Poll news is no news

As voters surely saw this past campaign season, there were lots of polls. They showed how one candidate was winning or another. But polls can be wrong, and they are often abused by political operatives who want to promote candidates.
Exterior of the Maine State House during the winter with trees missing all their leaves.
The Maine State House in Augusta.


“New Poll Alert: Mike Michaud for Governor Leads Paul LePage”


Headline on Mainedems.org, web site for the Maine Democratic Party, Sept. 29, 2014


This headline is only one of many examples during the recent campaign for Maine governor that relied on polling results to promote a candidate. This use — or abuse — of polling extends to partisan web sites and blogs, the news media and pundits, both partisan and otherwise. The poll cited in this Democratic blog was conducted by the University of New Hampshire Survey Center for the Portland Press Herald. It showed Democrat Mike Michaud with 40 percent, Republican incumbent Paul LePage with 38 percent and independent Eliot Cutler with 12 percent. The blog quoted party chairman Ben Grant: “The latest Press Herald poll confirms what we’re hearing on the ground. Mike Michaud is the only candidate with the overwhelming support from Maine Democrats, Republicans and independents needed to win this race and beat Paul LePage. Eliot Cutler’s support remains anemic and we fully expect more Maine voters to coalesce around Michaud as we get closer to November.”

When a Pan Atlantic SMS Group poll came out in October showing LePage and Michaud effectively tied, LePage supporters were quick to put their spin on it: “This poll makes clear what we already know, the naysayers who claim Governor LePage’s support would never grow were simply wrong, and more and more Maine people are going to reward Governor LePage for his hard work to create jobs, fix Maine’s budget, and reform welfare with their votes in November,” Maine GOP Executive Director Jason Savage told The Maine Wire, a conservative web site.


While similar headlines and quotes can be found throughout the campaign, the two cited are representative of how polls are used to manipulate the electoral process.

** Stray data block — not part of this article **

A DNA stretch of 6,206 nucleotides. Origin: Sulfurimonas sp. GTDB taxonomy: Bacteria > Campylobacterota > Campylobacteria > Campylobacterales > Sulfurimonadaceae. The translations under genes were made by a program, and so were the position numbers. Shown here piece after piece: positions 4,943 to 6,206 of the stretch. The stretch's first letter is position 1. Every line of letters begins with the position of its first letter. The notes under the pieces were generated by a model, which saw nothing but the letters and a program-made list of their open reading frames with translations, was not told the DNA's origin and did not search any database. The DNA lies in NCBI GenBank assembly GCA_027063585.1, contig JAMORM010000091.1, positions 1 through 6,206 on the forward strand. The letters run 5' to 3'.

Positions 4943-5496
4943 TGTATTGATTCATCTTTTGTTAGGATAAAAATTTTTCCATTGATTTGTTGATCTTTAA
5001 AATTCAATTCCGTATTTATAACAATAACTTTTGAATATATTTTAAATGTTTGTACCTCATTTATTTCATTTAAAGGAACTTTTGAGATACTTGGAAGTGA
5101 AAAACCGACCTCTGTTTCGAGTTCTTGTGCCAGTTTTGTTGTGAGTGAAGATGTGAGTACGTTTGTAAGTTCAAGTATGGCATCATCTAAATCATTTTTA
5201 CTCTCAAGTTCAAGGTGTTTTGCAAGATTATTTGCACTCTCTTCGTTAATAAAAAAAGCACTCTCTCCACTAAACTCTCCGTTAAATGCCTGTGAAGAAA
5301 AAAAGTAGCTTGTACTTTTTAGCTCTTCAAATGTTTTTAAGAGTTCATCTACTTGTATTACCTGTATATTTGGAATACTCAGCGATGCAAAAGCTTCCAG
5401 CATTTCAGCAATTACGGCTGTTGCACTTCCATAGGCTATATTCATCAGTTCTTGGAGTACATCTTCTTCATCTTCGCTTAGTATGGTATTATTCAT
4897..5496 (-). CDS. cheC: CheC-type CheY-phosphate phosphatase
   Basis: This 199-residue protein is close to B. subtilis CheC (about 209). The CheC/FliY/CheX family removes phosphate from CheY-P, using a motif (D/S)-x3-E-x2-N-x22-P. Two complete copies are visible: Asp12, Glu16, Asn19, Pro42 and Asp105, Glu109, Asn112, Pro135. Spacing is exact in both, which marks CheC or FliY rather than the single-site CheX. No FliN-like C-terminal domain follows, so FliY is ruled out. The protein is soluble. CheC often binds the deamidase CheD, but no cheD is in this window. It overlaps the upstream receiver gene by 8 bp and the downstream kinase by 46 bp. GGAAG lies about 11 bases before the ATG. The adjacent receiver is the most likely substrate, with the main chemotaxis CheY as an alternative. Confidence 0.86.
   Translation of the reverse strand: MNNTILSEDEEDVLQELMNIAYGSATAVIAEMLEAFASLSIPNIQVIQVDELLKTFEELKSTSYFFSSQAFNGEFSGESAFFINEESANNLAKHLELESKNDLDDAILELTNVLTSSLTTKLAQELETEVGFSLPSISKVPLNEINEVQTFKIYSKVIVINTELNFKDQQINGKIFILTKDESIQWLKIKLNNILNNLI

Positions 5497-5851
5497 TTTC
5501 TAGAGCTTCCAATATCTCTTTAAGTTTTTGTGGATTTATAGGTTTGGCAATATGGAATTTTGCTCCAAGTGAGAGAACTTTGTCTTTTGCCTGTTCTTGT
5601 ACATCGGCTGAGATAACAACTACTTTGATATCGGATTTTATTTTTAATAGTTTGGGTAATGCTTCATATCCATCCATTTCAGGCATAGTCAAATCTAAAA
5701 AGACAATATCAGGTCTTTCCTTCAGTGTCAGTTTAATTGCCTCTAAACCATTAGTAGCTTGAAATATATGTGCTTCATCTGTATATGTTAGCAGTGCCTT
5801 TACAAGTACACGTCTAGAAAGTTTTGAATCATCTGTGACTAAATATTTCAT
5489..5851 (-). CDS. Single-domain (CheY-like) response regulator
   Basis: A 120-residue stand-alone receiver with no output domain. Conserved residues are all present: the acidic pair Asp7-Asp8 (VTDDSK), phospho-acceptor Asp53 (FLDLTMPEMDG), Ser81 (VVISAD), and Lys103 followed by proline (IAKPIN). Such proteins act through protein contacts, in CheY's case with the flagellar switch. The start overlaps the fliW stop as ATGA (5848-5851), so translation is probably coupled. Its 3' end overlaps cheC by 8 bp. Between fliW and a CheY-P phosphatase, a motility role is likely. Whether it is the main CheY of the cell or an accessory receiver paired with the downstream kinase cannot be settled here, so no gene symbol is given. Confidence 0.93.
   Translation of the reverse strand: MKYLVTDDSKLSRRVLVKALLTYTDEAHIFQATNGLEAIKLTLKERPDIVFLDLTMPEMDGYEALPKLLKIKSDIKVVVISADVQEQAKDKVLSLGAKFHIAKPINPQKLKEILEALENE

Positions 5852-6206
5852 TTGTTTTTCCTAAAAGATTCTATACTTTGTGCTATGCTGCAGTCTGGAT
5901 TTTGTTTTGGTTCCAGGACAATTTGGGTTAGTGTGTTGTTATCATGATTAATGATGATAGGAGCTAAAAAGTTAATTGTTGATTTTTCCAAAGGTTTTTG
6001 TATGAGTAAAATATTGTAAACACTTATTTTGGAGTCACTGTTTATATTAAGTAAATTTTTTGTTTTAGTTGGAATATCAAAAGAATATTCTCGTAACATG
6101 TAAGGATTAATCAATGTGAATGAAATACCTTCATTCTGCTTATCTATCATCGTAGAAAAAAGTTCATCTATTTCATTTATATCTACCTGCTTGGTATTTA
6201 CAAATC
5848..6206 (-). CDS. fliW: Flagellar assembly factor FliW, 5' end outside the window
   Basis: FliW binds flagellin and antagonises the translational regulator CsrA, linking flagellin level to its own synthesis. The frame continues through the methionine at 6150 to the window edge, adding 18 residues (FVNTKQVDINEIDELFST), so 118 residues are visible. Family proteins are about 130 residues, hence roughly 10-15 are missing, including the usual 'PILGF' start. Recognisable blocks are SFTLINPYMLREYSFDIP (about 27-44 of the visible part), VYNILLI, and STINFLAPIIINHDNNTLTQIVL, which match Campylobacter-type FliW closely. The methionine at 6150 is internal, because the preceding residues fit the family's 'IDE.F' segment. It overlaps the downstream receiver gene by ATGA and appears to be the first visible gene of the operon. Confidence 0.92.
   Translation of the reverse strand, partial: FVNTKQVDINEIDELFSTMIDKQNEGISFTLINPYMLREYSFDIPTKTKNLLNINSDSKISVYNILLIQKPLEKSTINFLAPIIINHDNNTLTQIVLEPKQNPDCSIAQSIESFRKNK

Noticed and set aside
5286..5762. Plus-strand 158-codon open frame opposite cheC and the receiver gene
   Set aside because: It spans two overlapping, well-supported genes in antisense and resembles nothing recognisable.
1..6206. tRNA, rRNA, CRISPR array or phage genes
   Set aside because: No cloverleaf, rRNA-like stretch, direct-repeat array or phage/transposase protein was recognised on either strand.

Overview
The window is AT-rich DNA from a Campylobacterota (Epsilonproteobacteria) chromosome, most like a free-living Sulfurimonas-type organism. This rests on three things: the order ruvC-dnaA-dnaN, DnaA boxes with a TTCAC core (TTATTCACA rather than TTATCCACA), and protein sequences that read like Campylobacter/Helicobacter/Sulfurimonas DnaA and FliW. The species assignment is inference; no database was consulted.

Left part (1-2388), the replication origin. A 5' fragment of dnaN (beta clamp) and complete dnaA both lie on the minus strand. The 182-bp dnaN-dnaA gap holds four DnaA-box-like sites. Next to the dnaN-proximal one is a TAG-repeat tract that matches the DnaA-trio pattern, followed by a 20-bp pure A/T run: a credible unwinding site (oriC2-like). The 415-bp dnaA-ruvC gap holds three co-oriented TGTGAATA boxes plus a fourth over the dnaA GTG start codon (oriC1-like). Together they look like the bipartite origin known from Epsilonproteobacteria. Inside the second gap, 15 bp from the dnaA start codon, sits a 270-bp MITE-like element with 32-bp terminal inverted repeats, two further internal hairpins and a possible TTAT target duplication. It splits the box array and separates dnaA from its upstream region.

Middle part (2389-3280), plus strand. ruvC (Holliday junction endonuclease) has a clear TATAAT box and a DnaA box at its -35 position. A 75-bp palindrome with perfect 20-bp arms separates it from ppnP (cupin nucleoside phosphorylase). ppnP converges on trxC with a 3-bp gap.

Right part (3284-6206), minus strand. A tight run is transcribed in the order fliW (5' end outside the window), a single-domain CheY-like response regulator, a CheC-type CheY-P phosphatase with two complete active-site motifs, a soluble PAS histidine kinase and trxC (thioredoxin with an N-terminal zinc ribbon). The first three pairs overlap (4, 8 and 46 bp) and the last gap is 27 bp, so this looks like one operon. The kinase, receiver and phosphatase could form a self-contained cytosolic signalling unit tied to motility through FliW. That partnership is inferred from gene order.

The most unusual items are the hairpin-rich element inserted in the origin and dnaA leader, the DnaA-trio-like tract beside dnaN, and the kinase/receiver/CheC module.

How so?

First, they are presented as telling voters who is winning.

But that’s not primarily what pollsters ask about.

The key question respondents are asked is who they would vote for “if the election were held today.” But, of course, it is not held the day the poll is taken. In the case of this poll, the poll was taken Sept. 18-25, about six weeks before Election Day. Such polls create useful data for candidates to know how well their campaign is going, but it’s ersatz news because nothing has happened except a few hundred people were asked a hypothetical question.

The second problem is that the standard deviation of the polls — known popularly as the margin of error — is often downplayed. Take the case of the UNH poll. The Democrats interpret the two percentage point lead over LePage as showing a Michaud lead, but the margin of error in the poll was 4.4 percent, meaning LePage could have been leading, not Michaud. The use of polls by partisans to mislead the public and the overreliance on polls by journalists to push manufactured news was underscored in the governor’s race by the fact that only one of the many polls was close to right. When the real votes were counted, LePage won with 48.2 percent to Michaud’s 43.3 percent and Cutler’s 8.4 percent. So all of the emphasis over who led in the polls was another case of shallow and meaningless “news.”


“Even though our poll is based on nothing more than a ‘what if’ question, we’re going to flog it so hard you’ll all think it means more than it does.”


John Christie

John Christie is the co-founder, former publisher and former senior reporter of the Maine Center for Public Interest Reporting. He has covered local, state and national politics as a reporter, editor and publisher at newspapers in Maine, Massachusetts and Florida and holds a BA in political science from the University of New Hampshire.
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